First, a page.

Now, the umpire blows his whistle. Its sound seems to stop the two wrestlers from throwing punches. For a few minutes, the two men gape and circle each other dispassionately, waving their arms. There he goes, Sheik Dioum; he has a grip of steel on Malik Ngom’s loincloth. His wide-opened, stiff, straight legs seem to be in his favour. But Malik Ngom takes this opening as a disadvantage. In goes his right leg in an attempt to throw Sheik Dioum to the ground. He fails and loses his grip. He staggers like a drunken giant that is about to fall. But Malik Ngom is quick to recover his stance. He pulls back a step, spitting onto the sandy ground. Then, he stretches out both arms towards Sheik Dioum who rushes to seize them. Malik Ngom withdraws his arms, and for a moment, Sheik Dioum loses his balance. But as he regains his steps, he lungs at Malik Ngom’s waist. This is him at his most impressive: his grip seems to scare Malik Ngom who must be wondering about his opponent’s next move. Then, Malik Ngom goes for Sheik Dioum’s waist too. Nerves and muscles continue to stand out on their bodies.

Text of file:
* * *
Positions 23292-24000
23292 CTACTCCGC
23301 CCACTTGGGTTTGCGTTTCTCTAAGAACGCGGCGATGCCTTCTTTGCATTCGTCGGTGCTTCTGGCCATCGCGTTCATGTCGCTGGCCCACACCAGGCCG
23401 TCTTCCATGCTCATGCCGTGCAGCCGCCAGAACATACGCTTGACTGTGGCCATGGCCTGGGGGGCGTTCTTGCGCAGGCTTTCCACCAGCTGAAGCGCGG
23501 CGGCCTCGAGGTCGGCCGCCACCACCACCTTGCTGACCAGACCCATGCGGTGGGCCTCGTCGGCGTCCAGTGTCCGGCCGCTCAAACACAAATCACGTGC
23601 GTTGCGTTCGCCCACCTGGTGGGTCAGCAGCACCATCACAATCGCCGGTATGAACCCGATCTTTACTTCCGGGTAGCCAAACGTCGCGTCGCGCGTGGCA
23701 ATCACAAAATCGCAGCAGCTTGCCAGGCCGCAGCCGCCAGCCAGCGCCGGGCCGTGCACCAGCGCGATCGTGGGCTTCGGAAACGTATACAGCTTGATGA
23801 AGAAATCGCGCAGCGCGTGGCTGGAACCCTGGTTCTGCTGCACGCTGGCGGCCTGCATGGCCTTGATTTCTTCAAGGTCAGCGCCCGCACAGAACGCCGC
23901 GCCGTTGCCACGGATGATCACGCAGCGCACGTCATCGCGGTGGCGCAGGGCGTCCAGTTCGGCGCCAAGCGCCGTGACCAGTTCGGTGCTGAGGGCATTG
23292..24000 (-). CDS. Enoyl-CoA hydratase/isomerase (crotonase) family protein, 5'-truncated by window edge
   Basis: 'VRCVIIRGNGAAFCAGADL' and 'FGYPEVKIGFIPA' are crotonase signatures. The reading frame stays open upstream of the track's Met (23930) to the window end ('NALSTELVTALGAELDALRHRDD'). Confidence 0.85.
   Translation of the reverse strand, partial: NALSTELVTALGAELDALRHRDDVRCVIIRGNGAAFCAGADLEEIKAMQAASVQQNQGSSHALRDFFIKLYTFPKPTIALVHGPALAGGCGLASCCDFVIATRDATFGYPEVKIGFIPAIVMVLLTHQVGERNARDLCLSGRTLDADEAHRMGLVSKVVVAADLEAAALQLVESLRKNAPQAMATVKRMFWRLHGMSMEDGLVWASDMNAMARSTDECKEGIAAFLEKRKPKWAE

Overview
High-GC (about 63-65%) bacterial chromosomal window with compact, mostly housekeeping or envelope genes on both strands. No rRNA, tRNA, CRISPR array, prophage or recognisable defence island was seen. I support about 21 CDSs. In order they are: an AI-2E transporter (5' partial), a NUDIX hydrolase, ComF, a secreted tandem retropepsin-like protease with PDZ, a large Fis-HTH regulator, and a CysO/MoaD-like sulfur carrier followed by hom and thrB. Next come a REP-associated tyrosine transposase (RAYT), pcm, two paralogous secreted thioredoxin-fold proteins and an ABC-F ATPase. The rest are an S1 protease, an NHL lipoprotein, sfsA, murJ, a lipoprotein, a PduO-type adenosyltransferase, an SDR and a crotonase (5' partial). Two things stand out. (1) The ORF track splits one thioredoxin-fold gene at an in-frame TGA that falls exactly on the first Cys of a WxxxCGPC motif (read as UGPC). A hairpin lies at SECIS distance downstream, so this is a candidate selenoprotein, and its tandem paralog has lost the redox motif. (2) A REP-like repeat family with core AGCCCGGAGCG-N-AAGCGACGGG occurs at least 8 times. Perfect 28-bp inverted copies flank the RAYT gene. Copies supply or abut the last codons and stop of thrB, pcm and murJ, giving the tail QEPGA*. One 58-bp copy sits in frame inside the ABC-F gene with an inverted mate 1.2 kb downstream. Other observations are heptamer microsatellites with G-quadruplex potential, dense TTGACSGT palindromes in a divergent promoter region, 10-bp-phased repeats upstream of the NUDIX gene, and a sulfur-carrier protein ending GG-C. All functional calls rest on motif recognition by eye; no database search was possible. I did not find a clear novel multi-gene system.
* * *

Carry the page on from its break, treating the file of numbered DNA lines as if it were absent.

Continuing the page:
The drummers maintain a steady rhythm. The heads of the two wrestlers push against each other left to left, right to right. Their massive bodies are almost immovable. Then, all of a sudden, as if anticipating his move, Malik Ngom grabs Sheik Dioum’s body from the waist and stood him up. Frantically, Sheik Dioum throws a worthless punch into the air. Both men wrestle for control. Malik Ngom sees the dangling right leg of his opponent and takes advantage of it. In a flash, Sheik Dioum lies spread out on his back. I spring to my feet in jubilation. The spectators’ voices boom into a deafening roar as the drummers go wild. With the crowd still praising his name, Malik Ngom proudly bounces out of the ring.